Attention deficit/hyperactivity disorder (ADHD) is a neurological condition that can considerably impact one’s daily life. The disorder has the ability to affect attention spans and behavior, as well as trigger bouts of hyperactivity. As such, patients tend to struggle with school, work, relationships, and common tasks and interactions.
Several causes of ADHD have been identified. They include genetics, developmental issues in the central nervous system, and a person’s environment. Additionally, families with ADHD or other mental health concerns may be at higher risk, as are those exposed to toxins as children. Issues during pregnancy, like premature births or drinking while pregnant, can play a factor as well.
Coexisting conditions tend to occur alongside ADHD. Accompanying disorders may affect a person’s anxiety, mood or psyche, with learning disabilities also common.
ADHD contains three subtypes of the disorder, including attention deficit disorder (ADD). Other subtypes include Combined, which affects hyperactivity and inattentiveness, and Predominantly Hyperactive-Impulsive Type, which states what is affected in its name.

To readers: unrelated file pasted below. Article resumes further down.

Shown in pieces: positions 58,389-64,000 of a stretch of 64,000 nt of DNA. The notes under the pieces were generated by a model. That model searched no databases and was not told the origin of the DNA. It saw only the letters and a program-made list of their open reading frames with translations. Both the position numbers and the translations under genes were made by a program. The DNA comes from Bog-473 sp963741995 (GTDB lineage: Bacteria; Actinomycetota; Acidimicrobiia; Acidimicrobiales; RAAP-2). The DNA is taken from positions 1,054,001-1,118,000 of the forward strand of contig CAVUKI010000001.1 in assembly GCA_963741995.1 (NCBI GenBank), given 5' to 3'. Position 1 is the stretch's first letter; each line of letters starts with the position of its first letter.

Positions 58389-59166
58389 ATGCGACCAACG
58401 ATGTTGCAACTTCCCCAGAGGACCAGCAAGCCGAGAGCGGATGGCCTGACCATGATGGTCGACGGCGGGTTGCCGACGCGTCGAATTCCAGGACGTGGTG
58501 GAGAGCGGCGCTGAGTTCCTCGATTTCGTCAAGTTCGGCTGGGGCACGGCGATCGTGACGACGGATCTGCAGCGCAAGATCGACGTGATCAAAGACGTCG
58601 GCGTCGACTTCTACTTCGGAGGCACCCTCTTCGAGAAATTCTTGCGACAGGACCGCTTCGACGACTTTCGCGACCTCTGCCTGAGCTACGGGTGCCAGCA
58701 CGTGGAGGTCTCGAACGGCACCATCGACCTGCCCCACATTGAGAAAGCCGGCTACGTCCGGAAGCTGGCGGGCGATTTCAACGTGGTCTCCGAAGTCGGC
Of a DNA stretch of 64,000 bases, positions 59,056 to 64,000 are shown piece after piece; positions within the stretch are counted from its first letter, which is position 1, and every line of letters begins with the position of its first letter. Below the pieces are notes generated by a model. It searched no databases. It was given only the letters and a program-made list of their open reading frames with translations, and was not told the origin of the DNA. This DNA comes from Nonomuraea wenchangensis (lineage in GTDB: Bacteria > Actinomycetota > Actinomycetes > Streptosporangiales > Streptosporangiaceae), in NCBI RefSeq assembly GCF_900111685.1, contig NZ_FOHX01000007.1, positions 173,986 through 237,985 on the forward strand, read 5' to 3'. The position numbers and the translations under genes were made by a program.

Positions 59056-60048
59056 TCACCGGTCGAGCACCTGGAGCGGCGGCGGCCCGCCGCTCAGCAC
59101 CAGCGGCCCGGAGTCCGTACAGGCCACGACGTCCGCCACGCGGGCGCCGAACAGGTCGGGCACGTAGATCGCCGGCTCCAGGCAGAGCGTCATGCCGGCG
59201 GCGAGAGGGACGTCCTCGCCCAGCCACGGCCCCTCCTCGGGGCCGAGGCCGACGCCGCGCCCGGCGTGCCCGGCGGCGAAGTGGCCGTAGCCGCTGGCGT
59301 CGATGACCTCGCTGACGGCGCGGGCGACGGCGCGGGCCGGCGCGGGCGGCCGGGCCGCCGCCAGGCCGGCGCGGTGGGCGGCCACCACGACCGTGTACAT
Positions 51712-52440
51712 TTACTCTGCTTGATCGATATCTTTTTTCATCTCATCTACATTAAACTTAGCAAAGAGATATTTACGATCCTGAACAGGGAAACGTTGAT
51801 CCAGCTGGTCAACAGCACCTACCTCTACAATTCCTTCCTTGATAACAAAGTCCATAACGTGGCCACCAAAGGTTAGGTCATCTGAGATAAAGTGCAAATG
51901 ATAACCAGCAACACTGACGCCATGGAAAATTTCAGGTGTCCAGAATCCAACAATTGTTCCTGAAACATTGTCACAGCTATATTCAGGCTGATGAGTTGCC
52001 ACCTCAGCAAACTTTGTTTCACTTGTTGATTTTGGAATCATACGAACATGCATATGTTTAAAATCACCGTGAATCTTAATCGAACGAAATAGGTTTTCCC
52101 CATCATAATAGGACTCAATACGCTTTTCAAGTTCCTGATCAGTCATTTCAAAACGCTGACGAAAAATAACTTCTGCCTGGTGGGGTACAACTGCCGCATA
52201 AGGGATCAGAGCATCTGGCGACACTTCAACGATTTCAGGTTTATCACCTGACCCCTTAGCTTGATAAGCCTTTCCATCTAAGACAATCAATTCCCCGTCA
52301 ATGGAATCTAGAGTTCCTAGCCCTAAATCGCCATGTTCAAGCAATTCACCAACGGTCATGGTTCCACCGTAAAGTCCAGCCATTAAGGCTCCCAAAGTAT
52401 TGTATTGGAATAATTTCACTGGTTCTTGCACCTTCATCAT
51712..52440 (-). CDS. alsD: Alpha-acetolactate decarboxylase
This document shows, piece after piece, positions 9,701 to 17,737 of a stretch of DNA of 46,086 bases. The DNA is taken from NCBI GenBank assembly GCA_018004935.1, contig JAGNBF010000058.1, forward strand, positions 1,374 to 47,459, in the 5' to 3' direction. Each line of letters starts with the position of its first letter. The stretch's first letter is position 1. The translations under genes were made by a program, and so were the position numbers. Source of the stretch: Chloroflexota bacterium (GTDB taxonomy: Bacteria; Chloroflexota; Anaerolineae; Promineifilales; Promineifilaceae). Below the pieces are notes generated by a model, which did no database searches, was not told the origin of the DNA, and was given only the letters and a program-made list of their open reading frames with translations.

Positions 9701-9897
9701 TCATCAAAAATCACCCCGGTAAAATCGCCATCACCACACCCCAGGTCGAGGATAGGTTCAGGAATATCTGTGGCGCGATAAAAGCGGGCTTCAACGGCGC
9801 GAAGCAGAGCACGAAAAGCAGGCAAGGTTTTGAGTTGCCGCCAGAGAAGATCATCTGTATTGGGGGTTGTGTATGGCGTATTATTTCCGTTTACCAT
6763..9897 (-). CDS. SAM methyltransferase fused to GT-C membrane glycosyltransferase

According to 2016 Center for Disease Control data, 9.4% of American children between the ages of two and 17 were diagnosed with ADHD. Of the 6.1 million diagnosed, 3.3 million children were diagnosed between the ages of 12 and 17.
The disorder is known to affect the sexes differently. Girls with ADHD tend to outperform boys with ADHD in school. Meanwhile, boys tend to suffer in school and act out more. Boys with the condition likely stand out more due to their frequency as well, with triple the amount of diagnoses.
In both genders, symptoms include being withdrawn, frequent talking, disorganization, and difficulty completing tasks. That said, with symptoms mirroring a person’s everyday struggles, making